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Maymead Farm designated as National Historic Place

By Lacy Hilliard
Driving down the scenic Highway 167 through the picturesque Roan Valley, it’s difficult to ignore the immense amount of space occupied by Maymead related facilities and the elaborate original colonial style homestead. Recently the Maymead Stock Farm, one of the oldest in the county and the first farm to become incorporated in the state of Tennessee, was accepted into the National Register of Historic Places.
The National Register of Historic Places has several eligibility requirements that all nominated properties must meet before being accepted into the registry. First, the property must be over 50 years in age. Next, the property must have some historical relevance in the form of architectural history, landscape history, or engineering achievements.
The 1,000 acres of land that Maymead Stock Farm and other Maymead related facilities occupy today is only a small part of the original land granted to the founding families in 1747 by King George the II. The original land sprawled across both Tennessee and North Carolina. The farm is unique in that it is still owned and operated primarily by descendents of the original owners –an uncommon occurrence in farms of this advanced age due to the civil unrest experienced in our country as we gained independence from England.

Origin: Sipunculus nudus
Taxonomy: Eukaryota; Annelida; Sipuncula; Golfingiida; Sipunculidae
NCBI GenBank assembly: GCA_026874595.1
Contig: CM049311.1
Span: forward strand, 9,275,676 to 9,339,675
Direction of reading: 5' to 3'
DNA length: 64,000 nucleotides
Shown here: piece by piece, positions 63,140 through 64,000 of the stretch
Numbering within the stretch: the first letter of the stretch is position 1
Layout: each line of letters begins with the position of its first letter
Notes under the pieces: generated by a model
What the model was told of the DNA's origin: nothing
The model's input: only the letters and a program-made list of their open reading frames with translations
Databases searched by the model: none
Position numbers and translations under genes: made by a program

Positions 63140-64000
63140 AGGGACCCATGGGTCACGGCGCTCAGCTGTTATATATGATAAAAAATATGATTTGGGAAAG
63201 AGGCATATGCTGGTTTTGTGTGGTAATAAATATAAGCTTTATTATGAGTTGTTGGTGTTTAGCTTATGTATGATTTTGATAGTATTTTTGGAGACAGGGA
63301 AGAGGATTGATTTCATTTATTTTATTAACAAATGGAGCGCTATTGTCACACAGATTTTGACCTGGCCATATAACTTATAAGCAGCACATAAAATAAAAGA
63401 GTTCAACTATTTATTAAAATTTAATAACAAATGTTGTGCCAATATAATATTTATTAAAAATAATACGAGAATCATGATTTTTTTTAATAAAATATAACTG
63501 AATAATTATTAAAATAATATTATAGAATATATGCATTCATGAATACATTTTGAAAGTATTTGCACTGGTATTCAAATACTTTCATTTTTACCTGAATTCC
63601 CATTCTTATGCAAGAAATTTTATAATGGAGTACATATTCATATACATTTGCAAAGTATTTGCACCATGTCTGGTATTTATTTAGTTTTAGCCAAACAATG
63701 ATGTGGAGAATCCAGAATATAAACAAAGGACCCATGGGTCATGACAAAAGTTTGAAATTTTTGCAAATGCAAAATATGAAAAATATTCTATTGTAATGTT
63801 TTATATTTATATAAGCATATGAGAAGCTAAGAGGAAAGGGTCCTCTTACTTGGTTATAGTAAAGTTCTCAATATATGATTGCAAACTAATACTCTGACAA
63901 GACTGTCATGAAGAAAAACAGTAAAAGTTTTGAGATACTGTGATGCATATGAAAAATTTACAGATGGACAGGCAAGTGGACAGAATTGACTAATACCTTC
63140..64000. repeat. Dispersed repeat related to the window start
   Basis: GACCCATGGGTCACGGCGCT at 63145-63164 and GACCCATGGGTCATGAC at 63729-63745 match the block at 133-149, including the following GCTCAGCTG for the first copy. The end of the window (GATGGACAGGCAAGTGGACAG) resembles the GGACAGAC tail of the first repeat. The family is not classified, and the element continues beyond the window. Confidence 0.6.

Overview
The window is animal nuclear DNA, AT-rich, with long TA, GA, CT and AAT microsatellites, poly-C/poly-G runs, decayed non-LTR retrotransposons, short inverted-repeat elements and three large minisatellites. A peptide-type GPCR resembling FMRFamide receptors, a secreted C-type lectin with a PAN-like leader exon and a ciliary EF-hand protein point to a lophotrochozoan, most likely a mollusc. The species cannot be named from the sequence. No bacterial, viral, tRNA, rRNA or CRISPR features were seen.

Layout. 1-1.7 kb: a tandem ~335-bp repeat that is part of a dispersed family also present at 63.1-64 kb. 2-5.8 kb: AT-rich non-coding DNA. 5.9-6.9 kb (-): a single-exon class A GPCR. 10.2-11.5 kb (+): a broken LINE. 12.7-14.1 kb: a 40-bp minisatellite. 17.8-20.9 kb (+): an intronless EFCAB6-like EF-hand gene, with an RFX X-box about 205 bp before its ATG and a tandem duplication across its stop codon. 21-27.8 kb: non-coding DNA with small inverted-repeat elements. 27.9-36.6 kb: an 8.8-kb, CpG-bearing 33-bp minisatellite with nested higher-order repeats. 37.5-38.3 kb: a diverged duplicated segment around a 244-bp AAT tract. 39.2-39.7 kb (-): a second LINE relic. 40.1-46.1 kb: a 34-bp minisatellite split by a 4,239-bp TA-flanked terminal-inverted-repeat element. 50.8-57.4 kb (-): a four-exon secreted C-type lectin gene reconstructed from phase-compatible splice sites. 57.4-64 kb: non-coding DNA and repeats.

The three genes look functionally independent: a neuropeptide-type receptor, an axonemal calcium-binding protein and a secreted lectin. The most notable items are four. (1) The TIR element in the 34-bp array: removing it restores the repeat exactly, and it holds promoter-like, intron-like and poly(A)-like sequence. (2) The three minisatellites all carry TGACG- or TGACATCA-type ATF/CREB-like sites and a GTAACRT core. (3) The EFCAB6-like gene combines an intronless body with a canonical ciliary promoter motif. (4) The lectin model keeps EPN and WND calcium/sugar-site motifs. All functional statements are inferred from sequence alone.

This isn’t the first time Maymead has gained historical recognition. Roan Valley was originally inhabited by the Cherokee Indians. A cave located on the Maymead property was found to contain several Cherokee artifacts that can now be found on display at the Smithsonian Institute in Washington D.C. The valley in which Maymead Stock Farm lays is said to be historical too. Legend has it that while Daniel Boone was traveling through the region, his beloved roan horse fell lame and he was forced to leave it behind. When he returned to the region the following spring, it’s said that Boone found his horse alive and thriving. To honor the special land that provided hiatus to his injured horse, Daniel Boone began referring to the lush valley as Roan Valley.
For the rest of the story, pick up a copy of this week's Tomahawk.